No visit to Montreal is complete without the architectural marvel that is Habitat 67. Initially conceived as the Master’s dissertation by McGill Master’s student Moshe Safdie, it is one of the most daring residential projects ever to have been built. We braved the cold and snow last weekend and took a walk to the site.
Safdie had already moved to his apprenticeship at Louis Kahn’s office in Philadelphia when the planning committee of the Expo 67 world exposition got in touch with him. His somewhat controversial design could be used as one of the Expo’s pavilions, the young architect then thought and submitted his proposal. Safdie later described this commission as a fairy tale.
The timeline of the project reveals that it was still a lengthy process with the usual setbacks of reduced budgets and scaled back ambitions. Nonetheless, which aspiring architect in his/her early twenties can see something as big as this realised today, above all with public money?
The original design intended to use 1,000 identical concrete boxes (units), a number that would later be reduced to 354. All in all, the complex has about 100 flats in various combinations ranging from one to four-bedroom apartments. All dispose of a terrace.
Safdie’s design is notable for two innovative approaches. For one, he wanted to create suburban living conditions in a dense urban setting. Thanks to the characteristic stacking of units, residents would enjoy an unusual degree of privacy, unobstructed view and outdoor living space.
The other and perhaps more revolutionary innovation was the use of prefabricated units. Assembled in a nearby factory, they were then transported to the building site and put together here. This website has good photographs documenting the construction process.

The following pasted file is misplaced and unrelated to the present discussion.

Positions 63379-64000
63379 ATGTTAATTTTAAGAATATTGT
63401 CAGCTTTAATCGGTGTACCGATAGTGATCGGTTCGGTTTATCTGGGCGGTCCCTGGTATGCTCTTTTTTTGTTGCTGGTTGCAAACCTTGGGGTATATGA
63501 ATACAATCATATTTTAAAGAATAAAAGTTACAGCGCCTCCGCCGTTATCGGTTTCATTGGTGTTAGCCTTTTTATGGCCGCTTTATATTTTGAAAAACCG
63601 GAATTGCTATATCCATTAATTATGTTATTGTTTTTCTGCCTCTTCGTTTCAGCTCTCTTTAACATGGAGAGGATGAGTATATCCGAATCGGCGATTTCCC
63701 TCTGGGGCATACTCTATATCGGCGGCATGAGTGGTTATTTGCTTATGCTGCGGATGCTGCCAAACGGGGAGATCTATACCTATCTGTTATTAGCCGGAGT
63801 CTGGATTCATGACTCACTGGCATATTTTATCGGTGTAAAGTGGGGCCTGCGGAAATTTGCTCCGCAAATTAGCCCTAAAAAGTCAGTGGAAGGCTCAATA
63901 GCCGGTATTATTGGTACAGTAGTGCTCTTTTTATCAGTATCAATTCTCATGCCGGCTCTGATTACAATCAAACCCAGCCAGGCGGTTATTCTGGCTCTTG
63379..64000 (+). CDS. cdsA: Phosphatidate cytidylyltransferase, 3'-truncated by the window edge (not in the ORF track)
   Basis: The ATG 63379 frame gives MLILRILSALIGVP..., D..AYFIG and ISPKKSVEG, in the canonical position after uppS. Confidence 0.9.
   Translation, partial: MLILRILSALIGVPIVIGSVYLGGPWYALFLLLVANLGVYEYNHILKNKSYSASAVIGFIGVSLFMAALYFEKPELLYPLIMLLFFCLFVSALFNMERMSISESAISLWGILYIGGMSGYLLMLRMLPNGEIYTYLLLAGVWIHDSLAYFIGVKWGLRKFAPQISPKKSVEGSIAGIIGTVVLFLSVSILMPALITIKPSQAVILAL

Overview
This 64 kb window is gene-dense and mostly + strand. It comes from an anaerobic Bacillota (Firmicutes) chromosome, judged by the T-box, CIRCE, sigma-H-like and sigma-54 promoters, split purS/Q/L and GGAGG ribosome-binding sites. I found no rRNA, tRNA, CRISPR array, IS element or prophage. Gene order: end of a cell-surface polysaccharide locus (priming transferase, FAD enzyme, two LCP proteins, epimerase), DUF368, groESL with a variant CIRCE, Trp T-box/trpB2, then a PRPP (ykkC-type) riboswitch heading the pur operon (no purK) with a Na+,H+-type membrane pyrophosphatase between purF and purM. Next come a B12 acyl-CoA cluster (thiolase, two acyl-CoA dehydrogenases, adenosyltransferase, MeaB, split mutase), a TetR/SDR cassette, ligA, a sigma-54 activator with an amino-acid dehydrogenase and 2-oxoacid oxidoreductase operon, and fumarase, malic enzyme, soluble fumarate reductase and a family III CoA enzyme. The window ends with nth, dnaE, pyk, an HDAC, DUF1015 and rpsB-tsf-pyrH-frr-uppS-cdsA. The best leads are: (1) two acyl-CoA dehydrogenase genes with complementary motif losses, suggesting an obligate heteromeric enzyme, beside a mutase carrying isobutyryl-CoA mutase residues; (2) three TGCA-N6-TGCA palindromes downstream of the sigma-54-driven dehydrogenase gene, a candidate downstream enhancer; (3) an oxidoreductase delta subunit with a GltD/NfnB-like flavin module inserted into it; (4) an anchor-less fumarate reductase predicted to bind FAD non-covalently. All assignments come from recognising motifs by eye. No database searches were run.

In this, Habitat 67 and Nakagin Capsule Tower share important characteristics. Back then, the process of construction was predicted to follow developments in other industries – it was widely held mechanisation and automation were soon to revolutionise architecture.
However, Habitat 67 is often mistaken for a Metabolist building. The central idea of Kurokawa and the Japanese Metabolists in endorsing the “capsule” or “move-net” concepts, however, was their continuous flexibility. Nakagin’s capsules were thought to be exchanged every 25 years, Kikutake’s Sky House move-nets could be added depending on the changing needs of a family.
Despite its relatively remote location, Habitat 67 is a prestigious address for the arty and the wealthy. The apartments are prized real estate assets, many of the occupants have been here since the beginning. Their artwork is displayed prominently in the windows and on balconies. Regular busses bring the tenants into the city centre, a tennis court and private land towards the river makes life even more palatable out here.
The way the units are stacked together creates a unique topography, visible from afar. Our friend’s flat had windows facing the port side of Montreal. The effect of Habitat 67, which leads a rather marginal existence on a peninsula away from the town centre, couldn’t be bigger. With a little bit of imagination, the complex looks like a South American Favela.
Visiting on a cold winter day makes any building look grimmer than usual. The underbelly of Habitat 67 was no exception. Some cracks and a deterioration of the building materials will require regular makeovers. Having wealthy tenants and owners will certainly help getting the cash together, as will the 2009 heritage designation.
I really hope that Safdie can realise his plan to turn one of the units into a museum and open it to visitors. It is a shame that a heritage building of this importance is practically sealed to the interested visitor.